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Barsotti v. Merced

January 16, 2002

GLEN BARSOTTI, PLAINTIFF-APPELLANT
v.
AURELIO MERCED, MATERIAL ADJUSTMENT CORP, JONI WALSH ESQUIRE, KARCHER, SALMOND, RAINONE & BARRETT, DEFENDANTS, AND JOSE LABOY, ESQUIRE, DEFENDANT-RESPONDENT



On appeal from Superior Court of New Jersey, Law Division, Cumberland County, L-1578-93.

Before Judges King, Wecker and Winkelstein.

The opinion of the court was delivered by: Winkelstein, J.A.D.

NOT FOR PUBLICATION WITHOUT THE APPROVAL OF THE APPELLATE DIVISION

Argued December 12, 2001

Defendant Jose LaBoy, Esq. is an attorney who represented defendant Aurelio Merced personally in a claim against Merced by plaintiff to recover damages for injuries plaintiff suffered in a car accident with Merced. Plaintiff claims LaBoy conspired with Merced to place Merced's assets out of plaintiff's reach as a potential creditor. Plaintiff appeals an order of the trial judge granting LaBoy's motion to dismiss plaintiff's complaint at the end of plaintiff's case pursuant to R. 4:37-2(b). We find no merit to the appeal and affirm.

I.

Plaintiff filed a complaint against defendant Aurelio Merced*fn1 on November 22, 1993, alleging negligence for injuries arising out of a motor vehicle accident. On June 8, 1995 mandatory arbitration was held and defendant was found 100% liable. Damages were assessed at $225,000. Defendant appealed the arbitrators' award. On August 11, 1995 summary judgment was granted in favor of plaintiff on the issue of liability.

On October 19, 1995 plaintiff filed an amended complaint naming as additional defendants Joni M. Walsh, Esq., Merced's insurance defense attorney; Karcher, Salmond, Rainone & Barrett ("the Karcher firm"), the firm with which Walsh was associated; Material Damage Adjustment Corp. ("Material Damage"), the adjusting company for Merced's insurance company; and Jose LaBoy, Esq., Merced's personal attorney. The amended complaint alleges that the defendants, jointly and individually, misrepresented Merced's insurance policy limits and financial condition in an attempt to induce plaintiff to settle the case for an artificially low amount. LaBoy was also alleged to have assisted Merced to place the proceeds from the sale of his home out of plaintiff's reach as a creditor in the event plaintiff prevailed in the lawsuit.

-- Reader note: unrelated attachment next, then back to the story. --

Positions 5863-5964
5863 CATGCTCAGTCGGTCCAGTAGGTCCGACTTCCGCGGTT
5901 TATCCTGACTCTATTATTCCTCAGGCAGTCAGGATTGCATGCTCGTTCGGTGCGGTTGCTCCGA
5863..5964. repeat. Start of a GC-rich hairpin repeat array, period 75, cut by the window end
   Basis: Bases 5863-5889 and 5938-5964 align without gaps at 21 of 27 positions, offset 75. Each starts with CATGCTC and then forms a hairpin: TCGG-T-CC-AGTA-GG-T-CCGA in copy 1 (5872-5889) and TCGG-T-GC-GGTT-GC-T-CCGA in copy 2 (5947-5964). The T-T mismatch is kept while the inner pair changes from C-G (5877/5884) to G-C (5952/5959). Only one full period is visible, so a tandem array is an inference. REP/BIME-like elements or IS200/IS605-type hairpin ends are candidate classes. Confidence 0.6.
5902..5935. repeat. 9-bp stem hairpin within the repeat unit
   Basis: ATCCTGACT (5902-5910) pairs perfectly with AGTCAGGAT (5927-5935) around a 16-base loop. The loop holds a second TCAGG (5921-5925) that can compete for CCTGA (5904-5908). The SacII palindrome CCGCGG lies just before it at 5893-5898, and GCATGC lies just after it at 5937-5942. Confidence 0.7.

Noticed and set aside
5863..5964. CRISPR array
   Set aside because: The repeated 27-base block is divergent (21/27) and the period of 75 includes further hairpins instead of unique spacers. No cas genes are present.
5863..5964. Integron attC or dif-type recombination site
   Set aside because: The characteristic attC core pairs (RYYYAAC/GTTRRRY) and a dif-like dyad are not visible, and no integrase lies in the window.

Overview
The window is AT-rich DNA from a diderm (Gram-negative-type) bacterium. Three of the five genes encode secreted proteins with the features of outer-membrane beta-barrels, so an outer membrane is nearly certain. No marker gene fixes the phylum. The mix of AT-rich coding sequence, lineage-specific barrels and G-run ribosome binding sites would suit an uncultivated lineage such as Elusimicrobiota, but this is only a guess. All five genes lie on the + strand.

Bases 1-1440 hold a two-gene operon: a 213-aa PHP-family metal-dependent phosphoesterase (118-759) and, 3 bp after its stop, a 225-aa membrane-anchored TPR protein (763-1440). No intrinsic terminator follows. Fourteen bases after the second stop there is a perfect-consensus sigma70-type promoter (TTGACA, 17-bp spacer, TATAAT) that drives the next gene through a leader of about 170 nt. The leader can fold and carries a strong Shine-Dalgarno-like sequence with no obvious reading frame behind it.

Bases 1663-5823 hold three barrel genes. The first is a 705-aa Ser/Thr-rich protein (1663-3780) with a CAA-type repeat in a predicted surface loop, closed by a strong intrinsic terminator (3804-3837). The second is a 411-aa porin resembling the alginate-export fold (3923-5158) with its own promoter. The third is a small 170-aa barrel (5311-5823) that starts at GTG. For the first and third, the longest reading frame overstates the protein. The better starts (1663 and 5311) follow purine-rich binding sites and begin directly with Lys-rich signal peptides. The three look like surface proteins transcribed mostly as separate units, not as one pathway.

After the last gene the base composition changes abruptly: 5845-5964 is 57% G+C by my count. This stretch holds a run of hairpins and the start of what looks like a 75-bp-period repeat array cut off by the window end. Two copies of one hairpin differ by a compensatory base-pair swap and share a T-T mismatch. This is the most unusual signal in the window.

The claims against the Karcher firm, Material Damage and Walsh were dismissed prior to trial. LaBoy is the only remaining defendant. Plaintiff has been paid Merced's policy limits, $25,000, for the injuries he received in the automobile accident.

Trial began on May 24, 2000, before Judge Curio and a jury. At the close of plaintiff's case LaBoy moved for involuntary dismissal under R. 4:37-2(b). The judge granted the motion on June 19, 2000. Plaintiff timely filed a R. 4:49-2 motion for reconsideration which was denied on August 4, 2000.

II.

Plaintiff and Merced were involved in a motor vehicle accident on June 23, 1992. Plaintiff, who was driving a motorcycle, claimed that Merced, who was driving an automobile, failed to yield at an intersection and caused a collision with plaintiff. Plaintiff sustained serious injuries to his right leg as a result of the accident. He has undergone at least four surgeries. Plaintiff filed a complaint alleging negligence on the part of Merced, seeking damages. Merced was represented by Walsh who was assigned by Merced's automobile insurance carrier. LaBoy represented Merced personally for any potential excess liability above the policy limits.